By Alastair Macdonald and Waleed Ibrahim
BAGHDAD, Oct 17 (Reuters) - Iraq's disaffected Sunni Arab minority
finds itself at a crossroads of sorts after taking part in large numbers for
the first time in a free election.
Tempting the Sunnis further towards politics and away from revolt
will take skilful bargaining by other Iraqi leaders -- and U.S. diplomats
trying to stifle a budding civil war.
The likely "Yes" result in Saturday's constitutional referendum may
prompt an upsurge in violence; but the vote has also forged a Sunni
political movement that, for the first time, will fight its corner in a
parliamentary election in December.
Some in Saddam Hussein's once dominant community complained on
Monday that indications the new constitution looked set to be ratified were
proof of electoral fraud, abetted by the United States, and warned of a new
wave of insurgent military action.
"They want to destroy the real result," said Hussein al-Falluji, a
Sunni politician who took part in the negotiations on the constitution and
rejected the final draft forced through by the Shi'ite- and
Kurdish-dominated parliament. "This is why they need five days just to count
the ballot papers."
"If it is proven this referendum was rigged I'm sure the security
situation will get worse," Falluji told Reuters.
But, as Saddam prepares to stand trial on Wednesday for crimes
against humanity, other Sunni nationalist leaders said they would accept
Iraqis had said "Yes" in Saturday's referendum and would seek amendments
peacefully in the next parliament.
"We expect the constitution to be ratified and this is not the
issue," said Fakhri al-Qaisi of the National Dialogue.
"Now we are concentrating on the next election because I believe a
real presence for the nationalist forces in the next parliament will restore
balance and serve the Iraqi people."
BALLOTS AND BULLETS
There may be elements of a deliberate twin-track approach --
violence and politics -- to secure concessions for the 20 percent minority;
but U.S. officials, trying to extract their troops from Iraq while leaving
behind some sort of stability, are encouraged by the Sunnis' new
participation in politics.
With partial results showing an overall "Yes" majority, ratification
hinges on the "No" camp not having a two-thirds majority in three of Iraq's
18 provinces. Two Sunni provinces appear to have produced such a vote but in
a third, around Mosul, it has fallen short, senior officials said.
Sunni Arabs have cried foul: "They're waiting for what's happening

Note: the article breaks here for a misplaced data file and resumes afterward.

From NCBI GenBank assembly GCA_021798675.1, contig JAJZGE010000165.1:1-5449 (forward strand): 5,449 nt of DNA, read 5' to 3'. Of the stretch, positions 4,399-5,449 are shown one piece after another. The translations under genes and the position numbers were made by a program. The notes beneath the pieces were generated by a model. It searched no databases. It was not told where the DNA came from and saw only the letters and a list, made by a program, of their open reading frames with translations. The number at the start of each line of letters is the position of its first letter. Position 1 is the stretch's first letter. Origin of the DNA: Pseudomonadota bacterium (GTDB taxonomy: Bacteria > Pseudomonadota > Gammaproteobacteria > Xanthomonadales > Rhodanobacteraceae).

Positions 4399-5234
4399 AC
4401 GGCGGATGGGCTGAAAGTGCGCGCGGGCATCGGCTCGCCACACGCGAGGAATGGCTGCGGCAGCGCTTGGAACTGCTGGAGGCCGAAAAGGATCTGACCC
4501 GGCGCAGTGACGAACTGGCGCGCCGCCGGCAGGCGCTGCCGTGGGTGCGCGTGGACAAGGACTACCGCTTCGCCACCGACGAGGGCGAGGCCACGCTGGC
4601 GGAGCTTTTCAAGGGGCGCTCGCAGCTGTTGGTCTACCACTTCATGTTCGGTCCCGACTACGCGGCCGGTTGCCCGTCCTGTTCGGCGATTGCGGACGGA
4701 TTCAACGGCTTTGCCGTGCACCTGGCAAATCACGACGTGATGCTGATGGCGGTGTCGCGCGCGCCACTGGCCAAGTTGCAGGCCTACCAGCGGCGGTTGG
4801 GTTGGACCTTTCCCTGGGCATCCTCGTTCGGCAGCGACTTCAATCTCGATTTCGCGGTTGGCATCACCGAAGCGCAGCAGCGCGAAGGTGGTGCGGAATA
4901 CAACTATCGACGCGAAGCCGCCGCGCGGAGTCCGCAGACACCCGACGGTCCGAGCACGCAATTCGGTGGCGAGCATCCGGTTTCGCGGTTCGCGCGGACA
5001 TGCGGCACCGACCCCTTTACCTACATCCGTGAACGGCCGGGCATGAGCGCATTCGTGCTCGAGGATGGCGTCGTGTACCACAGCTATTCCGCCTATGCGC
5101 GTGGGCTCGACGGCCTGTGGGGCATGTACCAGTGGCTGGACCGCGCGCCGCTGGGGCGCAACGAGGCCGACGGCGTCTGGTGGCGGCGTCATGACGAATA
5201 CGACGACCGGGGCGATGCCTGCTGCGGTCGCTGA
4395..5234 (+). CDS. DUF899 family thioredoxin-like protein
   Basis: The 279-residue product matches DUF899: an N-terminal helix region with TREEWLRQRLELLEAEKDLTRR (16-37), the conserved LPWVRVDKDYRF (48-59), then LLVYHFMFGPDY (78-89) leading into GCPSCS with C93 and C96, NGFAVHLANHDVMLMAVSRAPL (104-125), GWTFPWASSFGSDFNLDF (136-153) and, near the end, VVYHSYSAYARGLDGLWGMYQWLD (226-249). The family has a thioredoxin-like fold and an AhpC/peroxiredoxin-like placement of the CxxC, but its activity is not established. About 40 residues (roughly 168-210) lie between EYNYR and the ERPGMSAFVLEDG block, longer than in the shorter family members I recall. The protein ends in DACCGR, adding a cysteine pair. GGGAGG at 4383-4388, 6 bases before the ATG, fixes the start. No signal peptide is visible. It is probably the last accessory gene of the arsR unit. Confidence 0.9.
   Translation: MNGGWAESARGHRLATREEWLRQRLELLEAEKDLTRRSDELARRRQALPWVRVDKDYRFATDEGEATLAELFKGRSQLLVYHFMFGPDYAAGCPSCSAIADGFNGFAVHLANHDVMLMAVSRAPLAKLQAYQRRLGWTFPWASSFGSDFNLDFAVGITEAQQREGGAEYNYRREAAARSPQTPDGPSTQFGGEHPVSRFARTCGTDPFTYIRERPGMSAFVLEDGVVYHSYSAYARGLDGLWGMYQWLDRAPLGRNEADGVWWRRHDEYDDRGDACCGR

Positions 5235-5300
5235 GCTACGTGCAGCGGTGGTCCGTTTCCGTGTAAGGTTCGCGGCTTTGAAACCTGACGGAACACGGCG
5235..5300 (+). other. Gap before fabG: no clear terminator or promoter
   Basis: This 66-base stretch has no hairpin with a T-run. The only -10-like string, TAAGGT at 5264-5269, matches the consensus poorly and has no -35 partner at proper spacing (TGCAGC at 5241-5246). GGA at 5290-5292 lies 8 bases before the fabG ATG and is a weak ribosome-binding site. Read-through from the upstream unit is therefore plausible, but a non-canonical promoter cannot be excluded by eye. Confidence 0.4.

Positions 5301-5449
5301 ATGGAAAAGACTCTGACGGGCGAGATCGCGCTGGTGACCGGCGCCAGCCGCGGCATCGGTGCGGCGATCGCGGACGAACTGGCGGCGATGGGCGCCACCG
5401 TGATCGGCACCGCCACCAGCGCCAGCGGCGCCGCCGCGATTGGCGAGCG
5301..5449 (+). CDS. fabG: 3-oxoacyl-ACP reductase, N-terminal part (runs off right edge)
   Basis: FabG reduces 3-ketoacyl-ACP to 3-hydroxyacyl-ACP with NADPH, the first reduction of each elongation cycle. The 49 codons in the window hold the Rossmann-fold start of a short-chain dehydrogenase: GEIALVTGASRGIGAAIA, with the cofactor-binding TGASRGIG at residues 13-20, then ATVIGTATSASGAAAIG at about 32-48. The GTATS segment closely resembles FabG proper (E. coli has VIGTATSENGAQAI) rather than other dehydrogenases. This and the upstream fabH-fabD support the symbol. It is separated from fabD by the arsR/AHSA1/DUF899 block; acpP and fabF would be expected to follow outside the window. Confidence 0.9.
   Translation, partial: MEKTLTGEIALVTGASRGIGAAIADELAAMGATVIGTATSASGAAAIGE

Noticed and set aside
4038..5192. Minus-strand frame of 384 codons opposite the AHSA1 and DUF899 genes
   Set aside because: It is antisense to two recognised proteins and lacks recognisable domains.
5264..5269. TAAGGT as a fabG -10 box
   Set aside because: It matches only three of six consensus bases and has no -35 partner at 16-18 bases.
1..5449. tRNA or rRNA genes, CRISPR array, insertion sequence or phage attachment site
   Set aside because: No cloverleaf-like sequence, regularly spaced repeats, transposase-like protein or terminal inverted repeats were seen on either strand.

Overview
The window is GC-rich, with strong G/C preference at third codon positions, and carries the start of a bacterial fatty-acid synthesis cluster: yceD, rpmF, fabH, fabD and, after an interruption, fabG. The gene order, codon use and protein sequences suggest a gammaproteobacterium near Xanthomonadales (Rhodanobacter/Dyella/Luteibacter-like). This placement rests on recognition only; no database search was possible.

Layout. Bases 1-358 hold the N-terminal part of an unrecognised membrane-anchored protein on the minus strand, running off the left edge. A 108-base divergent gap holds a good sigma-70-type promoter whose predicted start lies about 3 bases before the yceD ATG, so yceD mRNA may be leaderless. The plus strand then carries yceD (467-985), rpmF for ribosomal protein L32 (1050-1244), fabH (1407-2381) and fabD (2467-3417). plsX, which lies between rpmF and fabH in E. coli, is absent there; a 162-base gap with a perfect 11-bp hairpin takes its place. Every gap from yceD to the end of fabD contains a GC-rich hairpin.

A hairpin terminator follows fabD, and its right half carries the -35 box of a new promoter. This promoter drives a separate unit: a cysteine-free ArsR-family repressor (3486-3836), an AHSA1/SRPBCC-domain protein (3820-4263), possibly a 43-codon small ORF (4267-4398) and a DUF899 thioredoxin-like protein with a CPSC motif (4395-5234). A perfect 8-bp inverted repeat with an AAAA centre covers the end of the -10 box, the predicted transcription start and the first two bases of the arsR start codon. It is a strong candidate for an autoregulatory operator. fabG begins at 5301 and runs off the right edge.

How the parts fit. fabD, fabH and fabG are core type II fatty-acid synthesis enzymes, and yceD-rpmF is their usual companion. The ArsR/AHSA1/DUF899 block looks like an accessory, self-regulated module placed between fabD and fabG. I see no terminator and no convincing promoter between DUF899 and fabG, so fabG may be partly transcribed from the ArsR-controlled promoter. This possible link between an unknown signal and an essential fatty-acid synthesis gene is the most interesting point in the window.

in Mosul," said a militant nationalist in northern Iraq who claims to speak
for underground insurgent leaders.
The rebels, he said, had coordinated a general ceasefire which
accounted for the relative absence of violence on polling day and was
designed to ensure a big "No" vote in Sunni areas.
But he added: "If the government manipulates things in Mosul and
lets the constitution pass the next thing will be general strikes,
demonstrations and an increase in military operations."
Toby Dodge of the International Institute for Strategic Studies in
London said that showed some insurgents, if not the radical Islamist fringe,
tacitly backed the political process.
"This is incredibly important as it means that those deploying
violence are doing so for political reasons and can be brought into the
process by clever diplomacy," he said.
"It is the responsibility of those in the Green Zone (government
compound), especially the U.S. ambassador, to make the most of this window
of opportunity," he said.
Some Sunni political leaders have offered to mediate in direct talks
between the Americans and insurgents. Washington insists it will not bargain
with "terrorists" but has conceded that U.S. officials have had contact with
Falluji said disillusion with Saturday's process could mean Sunnis
repeating in December their boycott of January's election which left them
sidelined when the constitution was negotiated:
"What is the point of this at the end of the day if they're going to
fix the result?" he said, warning of mass protests.
U.N. Secretary General Kofi Annan conceded the referendum
highlighted division rather than national solidarity: "We had hoped that the
constitutional process would have been ... totally inclusive, and pull
together all the Iraqis ...
"Obviously, that did not happen and has not happened. So it is very
difficult to say what happens after the votes are counted ... Would the
violence cease after this process?
"I don't think we can legitimately expect that. But at least, they
have chosen to use ballots and not bullets."
Joost Hilterman of the International Crisis Group think-tank in
Amman said political and military strategy were probably running in parallel
for some Sunni leaders, but the high turnout in many Sunni areas showed
politics was now important to them.
"They've turned themselves into political players," he said. "It
shows a political posture in addition to a violent one.
"The (December) elections are more important to them ... The option
of violence is not going to work," Hilterman said. "I don't think they ever
thought they could defeat this constitution."
Of whether U.S.-backed talks on amending the constitution would
succeed, he said: "Much will depend on the the U.S. government in brokering
some agreement. And on the Shi'ites in being willing to make concessions."
(Additional reporting by Alistair Lyon and Omar al-Ibadi)